Nasty film review

Ilie Nastase was voted fifty-fifth. (according to the “Mari Romani” show.) 

His teammate, Ion Tiriac, ranked 77.  

While Ion Tiriac’s wax statue was displayed recently at Iulius mall, Ilie “Nasty” Nastase is the title character of the documentary about the golden age of men’s tennis in Romania. While a search for “Tiriac” might yield results for the former tennis great’s successful businesses (including Tiriac Auto and Allianz Tiriac insurance company) a search for “Nastase” brings results about the other player himself.  Ion Tiriac is a success story to be proud of, but Mr. Nastase is a character to remember.

Ilie Nastase was the original tennis “bad-boy” who appeared at the right time to make history. Before his generation, the prizes were so small, that tennis was more of an amateur sport. Ilie Nastase, Arthur Ash, and later John MacEnroe (who Ilie Nastase called “macaroni”) won prizes big enough to justify playing tennis as a full-time career. But one prize would not make a tennis player rich, and players were forced to share quarters and even order food together. 25 thousand dollars for winning a world championship, even before Carter era inflation, is still nothing compared with the millions that today’s tennis stars can count on from sponsorship alone.  

The reliance tennis players had on each other created a camaraderie, a jovial, familiar, and sometimes crowded atmosphere that spilled onto the court. Some colleagues said that Ilie Nastase reacted “like a spoilt brat.” Others, like Billy Jean King, said he made “tennis interesting to watch.”  

When amateur referees made questionable calls, Ilie Nastase reacted badly, talking back, moving their chairs, even “throwing tantrums” when they referred to him as Nastase rather than “Mr. Nastase.” Money was at stake, a lot of money, and the players needed that money to survive.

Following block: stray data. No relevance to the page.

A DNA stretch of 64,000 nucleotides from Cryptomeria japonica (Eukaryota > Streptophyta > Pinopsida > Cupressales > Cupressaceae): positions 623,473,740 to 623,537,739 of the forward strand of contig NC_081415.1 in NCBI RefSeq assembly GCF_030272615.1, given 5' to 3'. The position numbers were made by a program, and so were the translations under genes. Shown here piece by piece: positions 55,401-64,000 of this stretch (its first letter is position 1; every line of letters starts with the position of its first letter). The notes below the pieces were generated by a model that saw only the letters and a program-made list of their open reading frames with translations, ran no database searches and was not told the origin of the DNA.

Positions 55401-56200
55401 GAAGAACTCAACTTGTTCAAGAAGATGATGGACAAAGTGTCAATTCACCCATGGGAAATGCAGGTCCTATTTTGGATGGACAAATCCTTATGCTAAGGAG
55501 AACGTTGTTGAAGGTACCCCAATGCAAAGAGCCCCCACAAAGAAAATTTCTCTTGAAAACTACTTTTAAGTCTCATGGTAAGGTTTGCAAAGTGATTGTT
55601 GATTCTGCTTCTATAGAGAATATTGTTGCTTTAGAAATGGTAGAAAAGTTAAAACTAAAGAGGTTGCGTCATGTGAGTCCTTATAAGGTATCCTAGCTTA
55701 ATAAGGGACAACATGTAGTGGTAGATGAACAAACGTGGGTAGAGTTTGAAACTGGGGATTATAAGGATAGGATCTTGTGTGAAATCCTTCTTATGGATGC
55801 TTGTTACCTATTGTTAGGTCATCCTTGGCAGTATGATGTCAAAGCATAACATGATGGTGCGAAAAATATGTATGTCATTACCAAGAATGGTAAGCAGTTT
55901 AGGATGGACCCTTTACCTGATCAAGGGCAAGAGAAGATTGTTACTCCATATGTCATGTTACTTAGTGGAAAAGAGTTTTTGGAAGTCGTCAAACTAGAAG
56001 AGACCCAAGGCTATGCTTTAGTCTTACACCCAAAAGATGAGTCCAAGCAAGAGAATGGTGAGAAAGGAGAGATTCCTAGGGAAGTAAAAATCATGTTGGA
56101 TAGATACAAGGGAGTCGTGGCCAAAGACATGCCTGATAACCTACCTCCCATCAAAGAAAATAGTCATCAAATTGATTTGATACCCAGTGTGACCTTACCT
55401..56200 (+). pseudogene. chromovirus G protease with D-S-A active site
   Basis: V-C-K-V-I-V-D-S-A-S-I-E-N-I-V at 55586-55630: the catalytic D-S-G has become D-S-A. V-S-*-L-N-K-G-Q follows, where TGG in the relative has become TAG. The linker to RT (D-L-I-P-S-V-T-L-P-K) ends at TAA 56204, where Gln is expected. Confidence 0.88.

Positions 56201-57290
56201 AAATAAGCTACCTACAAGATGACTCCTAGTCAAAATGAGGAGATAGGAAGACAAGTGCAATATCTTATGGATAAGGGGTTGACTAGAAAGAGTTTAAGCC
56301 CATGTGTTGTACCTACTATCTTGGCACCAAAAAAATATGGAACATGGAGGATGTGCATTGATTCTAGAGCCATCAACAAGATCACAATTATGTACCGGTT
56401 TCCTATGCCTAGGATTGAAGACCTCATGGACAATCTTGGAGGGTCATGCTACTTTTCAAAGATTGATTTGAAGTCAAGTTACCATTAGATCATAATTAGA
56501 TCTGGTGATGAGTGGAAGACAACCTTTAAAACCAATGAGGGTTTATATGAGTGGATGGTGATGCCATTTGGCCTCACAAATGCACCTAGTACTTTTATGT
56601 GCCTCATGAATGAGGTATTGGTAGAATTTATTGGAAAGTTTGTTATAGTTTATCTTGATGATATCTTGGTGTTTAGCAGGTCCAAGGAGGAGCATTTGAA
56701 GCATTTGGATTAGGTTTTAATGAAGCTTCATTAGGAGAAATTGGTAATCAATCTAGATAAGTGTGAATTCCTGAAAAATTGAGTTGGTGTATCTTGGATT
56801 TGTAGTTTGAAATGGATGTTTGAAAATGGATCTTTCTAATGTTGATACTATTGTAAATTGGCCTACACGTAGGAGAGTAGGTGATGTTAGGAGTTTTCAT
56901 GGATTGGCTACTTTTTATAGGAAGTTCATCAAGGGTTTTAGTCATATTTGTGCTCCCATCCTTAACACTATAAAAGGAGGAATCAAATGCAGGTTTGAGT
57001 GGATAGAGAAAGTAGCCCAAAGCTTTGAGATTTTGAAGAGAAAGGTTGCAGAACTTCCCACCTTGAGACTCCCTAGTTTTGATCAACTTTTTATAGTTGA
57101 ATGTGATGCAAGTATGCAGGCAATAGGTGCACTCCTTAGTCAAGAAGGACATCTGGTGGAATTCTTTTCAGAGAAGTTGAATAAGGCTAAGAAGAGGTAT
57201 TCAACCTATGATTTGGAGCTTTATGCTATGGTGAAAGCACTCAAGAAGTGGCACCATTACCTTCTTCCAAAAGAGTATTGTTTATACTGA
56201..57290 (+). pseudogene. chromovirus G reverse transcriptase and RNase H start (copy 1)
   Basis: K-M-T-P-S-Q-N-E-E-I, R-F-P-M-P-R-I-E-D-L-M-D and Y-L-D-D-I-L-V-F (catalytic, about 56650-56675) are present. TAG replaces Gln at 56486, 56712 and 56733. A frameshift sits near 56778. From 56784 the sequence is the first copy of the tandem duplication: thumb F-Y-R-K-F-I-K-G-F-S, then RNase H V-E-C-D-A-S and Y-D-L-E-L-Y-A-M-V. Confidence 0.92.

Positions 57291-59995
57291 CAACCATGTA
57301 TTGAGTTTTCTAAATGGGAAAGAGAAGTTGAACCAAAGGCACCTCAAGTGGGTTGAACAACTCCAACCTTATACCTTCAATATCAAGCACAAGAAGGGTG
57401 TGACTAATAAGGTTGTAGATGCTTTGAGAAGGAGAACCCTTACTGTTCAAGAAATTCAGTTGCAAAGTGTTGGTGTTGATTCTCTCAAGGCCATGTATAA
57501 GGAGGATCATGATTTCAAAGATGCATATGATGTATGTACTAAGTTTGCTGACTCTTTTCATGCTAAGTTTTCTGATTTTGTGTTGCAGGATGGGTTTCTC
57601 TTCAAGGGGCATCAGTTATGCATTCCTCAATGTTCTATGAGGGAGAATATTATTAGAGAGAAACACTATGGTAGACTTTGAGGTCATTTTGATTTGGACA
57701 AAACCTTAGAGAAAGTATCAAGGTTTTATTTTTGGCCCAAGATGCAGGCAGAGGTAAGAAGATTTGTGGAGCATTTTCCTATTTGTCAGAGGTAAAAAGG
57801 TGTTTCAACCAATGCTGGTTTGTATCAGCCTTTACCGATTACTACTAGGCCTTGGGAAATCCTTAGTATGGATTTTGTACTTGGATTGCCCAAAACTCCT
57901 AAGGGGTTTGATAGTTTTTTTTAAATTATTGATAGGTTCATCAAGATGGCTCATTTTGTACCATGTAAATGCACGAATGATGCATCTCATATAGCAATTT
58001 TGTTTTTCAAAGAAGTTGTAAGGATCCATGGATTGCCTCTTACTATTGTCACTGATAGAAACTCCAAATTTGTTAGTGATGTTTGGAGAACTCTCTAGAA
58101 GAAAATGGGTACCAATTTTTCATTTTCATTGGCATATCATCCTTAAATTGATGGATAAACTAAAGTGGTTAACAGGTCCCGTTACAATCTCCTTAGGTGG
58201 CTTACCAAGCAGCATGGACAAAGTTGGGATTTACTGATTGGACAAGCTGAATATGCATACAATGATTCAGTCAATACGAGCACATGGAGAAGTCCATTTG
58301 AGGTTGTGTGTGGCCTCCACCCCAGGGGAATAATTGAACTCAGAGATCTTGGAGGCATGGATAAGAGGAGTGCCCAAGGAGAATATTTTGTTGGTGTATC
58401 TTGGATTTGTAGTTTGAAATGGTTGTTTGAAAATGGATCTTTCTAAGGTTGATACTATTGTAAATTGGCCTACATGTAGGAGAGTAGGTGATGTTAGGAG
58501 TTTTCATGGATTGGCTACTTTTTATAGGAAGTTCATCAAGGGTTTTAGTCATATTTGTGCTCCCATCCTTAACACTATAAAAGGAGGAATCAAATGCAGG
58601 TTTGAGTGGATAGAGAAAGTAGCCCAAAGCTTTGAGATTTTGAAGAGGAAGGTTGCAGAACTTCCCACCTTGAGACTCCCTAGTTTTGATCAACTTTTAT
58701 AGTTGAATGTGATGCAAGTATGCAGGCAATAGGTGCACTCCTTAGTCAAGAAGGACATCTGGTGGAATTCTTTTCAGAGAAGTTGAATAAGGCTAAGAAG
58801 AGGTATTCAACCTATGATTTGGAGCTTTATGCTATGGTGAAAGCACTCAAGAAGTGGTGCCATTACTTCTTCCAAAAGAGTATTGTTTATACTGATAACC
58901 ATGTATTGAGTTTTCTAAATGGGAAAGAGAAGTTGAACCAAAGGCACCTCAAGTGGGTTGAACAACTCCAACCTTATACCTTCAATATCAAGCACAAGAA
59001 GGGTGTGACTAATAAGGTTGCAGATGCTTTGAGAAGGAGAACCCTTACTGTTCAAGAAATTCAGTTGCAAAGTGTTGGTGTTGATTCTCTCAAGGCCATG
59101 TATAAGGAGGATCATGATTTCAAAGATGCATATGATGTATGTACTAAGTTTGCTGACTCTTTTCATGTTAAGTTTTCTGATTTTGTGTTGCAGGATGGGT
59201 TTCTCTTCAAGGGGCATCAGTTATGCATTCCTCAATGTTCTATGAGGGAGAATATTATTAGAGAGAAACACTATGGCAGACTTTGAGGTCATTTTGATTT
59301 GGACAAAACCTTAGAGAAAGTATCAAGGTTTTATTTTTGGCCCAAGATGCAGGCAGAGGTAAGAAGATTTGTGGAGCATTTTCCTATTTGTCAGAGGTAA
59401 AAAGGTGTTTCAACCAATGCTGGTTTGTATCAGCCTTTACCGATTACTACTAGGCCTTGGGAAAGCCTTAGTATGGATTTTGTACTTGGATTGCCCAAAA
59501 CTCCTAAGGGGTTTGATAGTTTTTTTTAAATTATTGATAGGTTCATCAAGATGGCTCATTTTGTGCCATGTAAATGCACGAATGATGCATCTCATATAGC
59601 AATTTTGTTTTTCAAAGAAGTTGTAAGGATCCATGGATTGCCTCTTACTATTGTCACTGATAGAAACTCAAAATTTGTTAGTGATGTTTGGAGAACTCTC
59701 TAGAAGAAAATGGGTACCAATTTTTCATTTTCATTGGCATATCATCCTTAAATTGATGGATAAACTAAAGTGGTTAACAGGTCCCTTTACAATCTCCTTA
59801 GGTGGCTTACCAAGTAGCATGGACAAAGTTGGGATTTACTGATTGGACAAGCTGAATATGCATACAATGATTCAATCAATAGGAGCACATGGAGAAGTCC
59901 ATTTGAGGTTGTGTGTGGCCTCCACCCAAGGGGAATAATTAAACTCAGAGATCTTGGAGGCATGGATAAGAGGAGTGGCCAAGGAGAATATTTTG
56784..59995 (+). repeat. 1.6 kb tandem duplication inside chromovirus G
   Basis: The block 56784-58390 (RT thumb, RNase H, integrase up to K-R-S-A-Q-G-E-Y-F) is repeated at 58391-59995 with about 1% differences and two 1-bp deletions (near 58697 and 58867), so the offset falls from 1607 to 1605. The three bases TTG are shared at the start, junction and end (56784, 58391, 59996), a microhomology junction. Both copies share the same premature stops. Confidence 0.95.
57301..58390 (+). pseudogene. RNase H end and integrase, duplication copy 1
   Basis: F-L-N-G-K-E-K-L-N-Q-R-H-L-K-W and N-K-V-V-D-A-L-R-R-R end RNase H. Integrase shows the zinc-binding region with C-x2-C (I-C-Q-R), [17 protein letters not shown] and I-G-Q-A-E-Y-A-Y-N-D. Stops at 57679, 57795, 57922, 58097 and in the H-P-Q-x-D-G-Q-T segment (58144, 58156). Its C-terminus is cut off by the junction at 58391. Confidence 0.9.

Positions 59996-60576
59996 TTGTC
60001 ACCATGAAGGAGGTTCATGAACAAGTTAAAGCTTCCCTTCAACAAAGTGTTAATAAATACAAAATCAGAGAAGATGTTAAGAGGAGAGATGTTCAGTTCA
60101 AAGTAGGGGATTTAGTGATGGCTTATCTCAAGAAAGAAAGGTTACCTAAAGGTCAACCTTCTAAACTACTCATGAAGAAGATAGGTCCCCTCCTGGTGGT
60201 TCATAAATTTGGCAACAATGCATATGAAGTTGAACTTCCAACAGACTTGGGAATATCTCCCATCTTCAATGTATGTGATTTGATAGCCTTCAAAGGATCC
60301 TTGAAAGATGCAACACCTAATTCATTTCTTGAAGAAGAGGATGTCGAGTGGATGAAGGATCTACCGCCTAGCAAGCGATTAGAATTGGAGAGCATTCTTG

In “Nasty,” we see Mr. Nastase’s on-the-court antics, and all his flaws, and a few of his good points that help us forgive or even learn to love the so-called flaws. What is lacking is more about him as a human being.  

While we hear that Ilie Nastase helped an Iranian player who had no place to sleep after the 1979 revolution, and we know that Ilie’s older brother was a player as well, we do not have much about how Ilie Nastase overcame barriers in his own life. Sure, like most people, “Mister” Nastase considers himself an ordinary man, but even the most ordinary men deal with extraordinary challenges at some point. 

The cheerful Mister Nastase of the past is contrasted with the grumpy looking older man who does not appear to want to be interviewed. Instead of asking the most interesting questions, the film focuses on interviews with other tennis players. These provoke laughs, as some see Mister Nastase as an embarrassment and others a role model who took it from the upper-class hobby to a sport that can be enjoyed by the working man. 

Nasty is a great introduction for anyone doing research on the sport of tennis, and there is a small interview with an (American) sports historian. But sometimes we wonder about the filmmaker’s choices.  

We hear from one of Mr. Nastase’s former girlfriends, but not from his wife. We hear from a random writer who calls Ilie Nastase a poet, but not from an ordinary Romanian tennis fan. I would have liked to hear more from contemporary Romanian tennis players, or coaches. At times, it almost seems that as much of the film is in French, Spanish or even Italian as in Romanian. 

Do all of Mr. Nastase’s critics, and his foreign contemporaries, get a say here? We hear the controversies surrounding his recent politically incorrect statements, his lifestyle, his antics on and off the court, but his marriage and fatherhood are reduced to a photo, his childhood to a short video of a random group of children playing tennis, and his old age to a grumpy man looking reluctant to answer questions. His family life gets less attention than a music video he once made in France, and his time in Romania is almost reduced to landing at the airport after the revolution and his on-court disputes with Tiriac. 

YouTube provides plenty of post-film interviews which ask questions that clarify these plot holes. These, of course, are in Romanian. We hear, for instance, that Ilie Nastase clearly says that the most beautiful woman he ever dated is the last one, his current wife, and we see from dedicated interviews that he is now a family man, despite how the documentary might paint him. 

The film’s title, “Nasty,” may have driven the interviewer or the editor to choose scenes that emphasize Mr. Nastase’s bad-boy side. While the film is more interesting than many other contemporary biographies, it lacks balance.  That said, while the film may have its flaws, like Mister Nastase himself it is at least interesting to watch.

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